An Inside Story on (Mental) Health Insurance Reform

There is much misinformation and misunderstanding about the workings of the health care system. Here are a few observations on how things work from the perspective of someone who is a practicing clinical psychologist with experience both inside and outside of hospitals:

1. The Doctor/Patient Relationship. In the days before managed care, doctors and patients really did make decisions without too much interference from insurance companies and the government. While insurance companies set some limits on what they would pay out (maximum benefits for mental health services were usually expressed in dollar amounts) and would pay no more than what they deemed “reasonable and customary” fees for each “service,” they did not typically require that practitioners obtain “pre-certification” (pre-authorization) of those same services. So, if you and your therapist thought you needed the treatment that he was offering, the insurance company let you obtain that care and supported it by paying in accord with the insurance contract that you held directly with them, or, more likely, held through your employer.

Managed care caused several changes. First, it required “pre-certification” for many forms of treatment, thus explaining the “managed” nature of the care. That meant that the practitioner (or a member of his staff) had to fill-out forms that explained the nature of your condition, provide a treatment plan, and justify the type of treatment that he hoped to provide.  Depending on the insurance company, sometimes pre-certification required a phone call with the insurance company’s “gate-keeper” to discuss the information just mentioned. And, depending on the length of treatment or changes in the patient’s condition, this process would be repeated so long as you were in the care of the therapist in question.

It is important to understand that the relationship between the doctor and the insurance company was (and is), at least to some degree, antagonistic. If the therapist is unfettered by the restraint of the managed care arm of the insurance company, he stands to get paid by them for as much treatment as he prescribes and the patient consents to receive. On the other hand, to the extent that the insurance company can limit or say “no” to the doctor’s plan, the company gets to keep more of the money paid to them in insurance premiums. Both sides will maintain that they only work in the patient’s best interests, but it should be easy to see the slippery slope that both parties are on, a slope called “financial self-interest.”

Another change was the establishment of panels of “providers.” The “docs” knew they were in trouble when they began being called providers, a business-type of term, rather than doctors (which would include anyone with a Ph.D. or an M.D. or a D.O or a D.D.S) or therapists or social workers. Some providers agreed to accept discounted fees (saving the insurance companies and patients some money) in return for having patients steered in their direction. Usually, the insurance companies would then give patients encouragement to use practitioners on their list of such “preferred providers,” and better insurance coverage when they consulted those individuals, rather than doctors who were “out-of–network.”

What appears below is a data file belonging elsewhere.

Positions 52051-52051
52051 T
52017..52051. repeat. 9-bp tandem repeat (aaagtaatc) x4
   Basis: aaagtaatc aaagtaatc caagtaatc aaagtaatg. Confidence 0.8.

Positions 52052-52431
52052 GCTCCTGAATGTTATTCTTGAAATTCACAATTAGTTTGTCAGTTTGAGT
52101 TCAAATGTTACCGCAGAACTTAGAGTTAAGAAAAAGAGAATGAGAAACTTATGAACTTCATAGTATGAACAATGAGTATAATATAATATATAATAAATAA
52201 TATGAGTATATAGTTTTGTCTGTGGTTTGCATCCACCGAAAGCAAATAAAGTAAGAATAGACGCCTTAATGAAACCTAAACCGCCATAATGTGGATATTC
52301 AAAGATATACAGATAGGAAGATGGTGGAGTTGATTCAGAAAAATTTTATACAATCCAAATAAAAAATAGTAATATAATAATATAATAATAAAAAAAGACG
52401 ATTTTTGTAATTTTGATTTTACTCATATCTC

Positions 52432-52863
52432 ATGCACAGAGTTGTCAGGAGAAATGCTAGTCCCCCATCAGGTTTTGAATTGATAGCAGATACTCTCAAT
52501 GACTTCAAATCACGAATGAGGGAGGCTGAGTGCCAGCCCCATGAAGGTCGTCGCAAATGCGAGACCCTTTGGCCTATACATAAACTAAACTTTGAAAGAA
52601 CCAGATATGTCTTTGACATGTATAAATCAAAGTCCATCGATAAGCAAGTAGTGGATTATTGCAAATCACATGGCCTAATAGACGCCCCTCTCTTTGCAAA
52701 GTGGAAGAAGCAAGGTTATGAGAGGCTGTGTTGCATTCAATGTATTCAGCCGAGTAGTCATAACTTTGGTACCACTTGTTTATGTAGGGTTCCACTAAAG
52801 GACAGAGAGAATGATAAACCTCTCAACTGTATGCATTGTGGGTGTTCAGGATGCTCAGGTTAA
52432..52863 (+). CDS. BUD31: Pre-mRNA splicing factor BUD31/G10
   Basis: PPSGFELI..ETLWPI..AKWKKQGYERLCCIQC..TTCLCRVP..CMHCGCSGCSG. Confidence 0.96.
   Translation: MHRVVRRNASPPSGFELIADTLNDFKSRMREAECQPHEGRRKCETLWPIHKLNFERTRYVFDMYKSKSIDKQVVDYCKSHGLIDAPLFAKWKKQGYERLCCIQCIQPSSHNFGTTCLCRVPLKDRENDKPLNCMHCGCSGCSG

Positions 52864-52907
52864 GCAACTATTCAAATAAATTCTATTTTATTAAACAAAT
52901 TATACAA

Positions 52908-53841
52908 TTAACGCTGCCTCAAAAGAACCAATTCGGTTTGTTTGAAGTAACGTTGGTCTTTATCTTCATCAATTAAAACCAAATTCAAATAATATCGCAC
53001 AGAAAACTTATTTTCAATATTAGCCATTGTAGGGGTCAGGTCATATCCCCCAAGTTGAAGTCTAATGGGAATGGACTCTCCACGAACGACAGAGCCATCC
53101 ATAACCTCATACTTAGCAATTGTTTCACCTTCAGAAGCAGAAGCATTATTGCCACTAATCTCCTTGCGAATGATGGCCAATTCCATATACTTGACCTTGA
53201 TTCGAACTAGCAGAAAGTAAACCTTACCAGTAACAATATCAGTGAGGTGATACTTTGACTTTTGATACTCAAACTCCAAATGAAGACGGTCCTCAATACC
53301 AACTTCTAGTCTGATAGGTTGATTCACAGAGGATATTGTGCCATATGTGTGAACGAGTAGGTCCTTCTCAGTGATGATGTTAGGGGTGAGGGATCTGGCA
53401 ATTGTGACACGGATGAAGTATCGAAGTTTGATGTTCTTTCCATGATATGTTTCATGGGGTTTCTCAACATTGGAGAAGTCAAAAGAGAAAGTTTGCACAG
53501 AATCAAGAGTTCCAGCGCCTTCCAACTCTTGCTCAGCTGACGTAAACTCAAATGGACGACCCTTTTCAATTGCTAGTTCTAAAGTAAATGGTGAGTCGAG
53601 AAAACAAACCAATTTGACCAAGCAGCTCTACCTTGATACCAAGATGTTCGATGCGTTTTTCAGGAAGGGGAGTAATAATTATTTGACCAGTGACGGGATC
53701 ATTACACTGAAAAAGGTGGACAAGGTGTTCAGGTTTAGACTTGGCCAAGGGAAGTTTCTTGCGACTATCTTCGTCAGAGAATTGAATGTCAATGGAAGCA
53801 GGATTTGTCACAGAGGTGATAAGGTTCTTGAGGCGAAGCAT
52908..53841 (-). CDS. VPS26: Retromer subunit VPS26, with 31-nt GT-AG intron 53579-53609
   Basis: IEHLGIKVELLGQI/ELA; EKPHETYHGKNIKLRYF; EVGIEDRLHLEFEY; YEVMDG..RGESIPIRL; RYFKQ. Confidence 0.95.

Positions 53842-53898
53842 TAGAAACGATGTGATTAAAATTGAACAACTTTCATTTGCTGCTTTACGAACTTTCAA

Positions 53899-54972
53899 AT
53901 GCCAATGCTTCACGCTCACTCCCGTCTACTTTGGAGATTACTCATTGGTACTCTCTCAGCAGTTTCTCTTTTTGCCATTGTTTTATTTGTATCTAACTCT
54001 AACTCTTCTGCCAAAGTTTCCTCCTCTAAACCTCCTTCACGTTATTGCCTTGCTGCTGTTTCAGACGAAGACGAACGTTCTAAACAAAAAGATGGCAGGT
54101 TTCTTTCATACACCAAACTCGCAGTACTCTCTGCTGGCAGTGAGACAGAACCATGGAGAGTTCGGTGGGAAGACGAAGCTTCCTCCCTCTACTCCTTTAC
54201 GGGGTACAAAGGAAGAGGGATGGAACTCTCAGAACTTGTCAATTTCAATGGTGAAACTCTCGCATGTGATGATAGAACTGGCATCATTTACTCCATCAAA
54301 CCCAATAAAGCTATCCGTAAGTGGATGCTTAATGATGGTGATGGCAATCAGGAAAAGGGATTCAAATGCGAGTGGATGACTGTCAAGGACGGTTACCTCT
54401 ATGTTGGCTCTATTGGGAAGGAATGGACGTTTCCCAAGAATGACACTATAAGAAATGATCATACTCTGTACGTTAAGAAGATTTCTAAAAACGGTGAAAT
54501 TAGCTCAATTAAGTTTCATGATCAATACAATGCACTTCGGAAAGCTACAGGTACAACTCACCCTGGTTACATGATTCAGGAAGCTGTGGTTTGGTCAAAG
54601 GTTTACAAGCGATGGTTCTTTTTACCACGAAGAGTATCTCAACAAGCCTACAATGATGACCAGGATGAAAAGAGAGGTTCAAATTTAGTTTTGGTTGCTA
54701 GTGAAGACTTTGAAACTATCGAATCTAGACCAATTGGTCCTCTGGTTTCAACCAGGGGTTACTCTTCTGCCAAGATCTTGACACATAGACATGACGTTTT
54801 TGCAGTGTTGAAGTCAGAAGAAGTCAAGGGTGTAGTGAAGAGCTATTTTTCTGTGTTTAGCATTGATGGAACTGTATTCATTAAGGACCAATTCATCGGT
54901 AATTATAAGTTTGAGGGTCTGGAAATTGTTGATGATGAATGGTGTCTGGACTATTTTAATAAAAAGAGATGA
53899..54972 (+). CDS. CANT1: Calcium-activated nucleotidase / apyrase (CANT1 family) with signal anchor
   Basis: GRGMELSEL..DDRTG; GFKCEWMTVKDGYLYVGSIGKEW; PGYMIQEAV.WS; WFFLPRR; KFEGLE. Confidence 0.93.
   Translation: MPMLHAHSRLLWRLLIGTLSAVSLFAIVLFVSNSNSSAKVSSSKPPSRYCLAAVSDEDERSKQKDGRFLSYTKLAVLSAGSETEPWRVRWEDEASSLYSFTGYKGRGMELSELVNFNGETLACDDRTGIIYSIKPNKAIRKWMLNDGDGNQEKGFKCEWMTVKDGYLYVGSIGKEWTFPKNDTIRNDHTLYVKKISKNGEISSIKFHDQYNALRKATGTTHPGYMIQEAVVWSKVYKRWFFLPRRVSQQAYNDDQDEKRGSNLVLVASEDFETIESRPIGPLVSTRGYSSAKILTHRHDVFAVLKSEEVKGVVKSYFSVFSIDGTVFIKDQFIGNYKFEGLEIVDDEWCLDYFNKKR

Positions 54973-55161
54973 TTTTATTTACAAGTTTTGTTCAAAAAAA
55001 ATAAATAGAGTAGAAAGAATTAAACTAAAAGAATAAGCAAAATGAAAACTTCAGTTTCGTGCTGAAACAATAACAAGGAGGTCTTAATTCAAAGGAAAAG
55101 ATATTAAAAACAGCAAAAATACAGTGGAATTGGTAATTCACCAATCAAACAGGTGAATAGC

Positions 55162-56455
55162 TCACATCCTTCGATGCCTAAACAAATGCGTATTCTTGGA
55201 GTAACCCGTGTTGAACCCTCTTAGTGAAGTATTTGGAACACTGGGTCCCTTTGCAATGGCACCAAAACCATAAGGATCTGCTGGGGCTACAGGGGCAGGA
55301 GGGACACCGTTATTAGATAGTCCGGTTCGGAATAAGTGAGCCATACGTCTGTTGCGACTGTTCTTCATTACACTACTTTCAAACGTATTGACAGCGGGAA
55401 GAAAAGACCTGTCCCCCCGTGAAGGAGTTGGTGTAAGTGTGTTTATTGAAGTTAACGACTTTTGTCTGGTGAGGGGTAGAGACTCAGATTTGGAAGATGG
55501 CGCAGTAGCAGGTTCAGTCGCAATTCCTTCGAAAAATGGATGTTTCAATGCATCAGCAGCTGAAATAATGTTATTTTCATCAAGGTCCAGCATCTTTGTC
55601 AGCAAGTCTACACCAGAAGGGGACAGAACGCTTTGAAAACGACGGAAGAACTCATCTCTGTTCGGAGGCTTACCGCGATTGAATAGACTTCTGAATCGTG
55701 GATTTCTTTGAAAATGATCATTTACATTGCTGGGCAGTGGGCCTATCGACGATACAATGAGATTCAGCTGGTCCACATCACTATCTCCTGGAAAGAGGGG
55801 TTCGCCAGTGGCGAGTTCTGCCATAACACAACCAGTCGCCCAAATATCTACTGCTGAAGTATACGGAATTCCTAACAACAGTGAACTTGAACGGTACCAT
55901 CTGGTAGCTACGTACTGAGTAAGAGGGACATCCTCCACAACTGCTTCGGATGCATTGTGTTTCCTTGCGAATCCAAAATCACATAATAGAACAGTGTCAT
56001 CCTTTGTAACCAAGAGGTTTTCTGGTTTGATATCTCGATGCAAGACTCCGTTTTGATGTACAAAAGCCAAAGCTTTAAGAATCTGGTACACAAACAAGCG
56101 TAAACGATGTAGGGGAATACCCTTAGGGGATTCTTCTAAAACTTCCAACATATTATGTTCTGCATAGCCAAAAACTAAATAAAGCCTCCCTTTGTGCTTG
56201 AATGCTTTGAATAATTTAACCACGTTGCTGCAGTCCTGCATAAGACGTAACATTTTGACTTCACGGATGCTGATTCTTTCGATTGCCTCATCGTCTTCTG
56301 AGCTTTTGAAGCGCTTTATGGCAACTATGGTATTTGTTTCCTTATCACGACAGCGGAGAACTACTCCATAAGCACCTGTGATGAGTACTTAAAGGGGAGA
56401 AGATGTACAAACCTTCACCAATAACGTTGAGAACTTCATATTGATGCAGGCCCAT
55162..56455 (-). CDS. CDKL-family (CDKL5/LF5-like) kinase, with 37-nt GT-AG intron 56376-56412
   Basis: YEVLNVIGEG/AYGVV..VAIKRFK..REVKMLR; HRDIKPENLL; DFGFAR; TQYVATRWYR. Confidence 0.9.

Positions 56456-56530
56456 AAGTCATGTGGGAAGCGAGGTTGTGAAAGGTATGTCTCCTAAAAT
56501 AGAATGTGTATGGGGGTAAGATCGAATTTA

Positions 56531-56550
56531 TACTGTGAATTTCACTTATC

HMOs (Health Maintenance Organizations) worked a bit differently. The care was usually even more strictly managed. There were fewer doctors and hospitals from which to choose, and typically smaller co-payments (the amount the patient paid out-of-pocket to the healer). Even more services were managed and required a referral from the patient’s “primary care physician.” Depending on the nature of the contract between the doctor and the HMO, he or his medical practice might lose money to the extent that he authorized too many referrals and too much treatment. This was clearly another step in the conflict between getting treatment and the ability of the insurance company (and sometimes the docs) to make money.

At present, there are relatively few insurance policies (very, very expensive ones) that don’t attempt to limit your choice of doctors or hospitals, or manage your care in some fashion. So, when you hear some politicians say that they don’t want the government to interfere with the doctor/patient relationship, be aware that your insurance company almost certainly already does that.

Negotiated Fees for Services. I’m always amused when the press, insurance companies or politicians refer to the “fact” of doctors and insurance companies “negotiating” fees for the healer’s services. Understand that doctors have virtually no leverage in these situations. If they wish to participate in “preferred provider” panels in the hope of obtaining more patients, they are typically given a fee schedule as part of the contract that they are offered. Large institutions may have some leverage (hospitals or very, very large practices), but solo practitioners and small practices, which make up most of the providers you would routinely consult, are pretty much told to “take it or leave it” in terms of the contractual conditions and the fee schedule by which they will be compensated. Again, if politicians tell you that they are defending the rights of doctors to negotiate such fees, I’m not exactly sure who they have in mind. Most of the psychologists, psychiatrists, and social workers I know must choose either to take what the insurance company or PPO (Preferred Provider Organization) offers, or to be “out-of-network.” As an out-of-network professional, you can set your own fees, but don’t benefit from the PPO or insurance company’s efforts to send you patients.

Parenthetically, it should be noted that few if any of the healing professionals I know got into this work for the purpose of making tons of money. Indeed, most of us didn’t think much about the business-side of our work when we chose to pursue our vocation. As you doubtless have already concluded, the business-end can’t be ignored easily.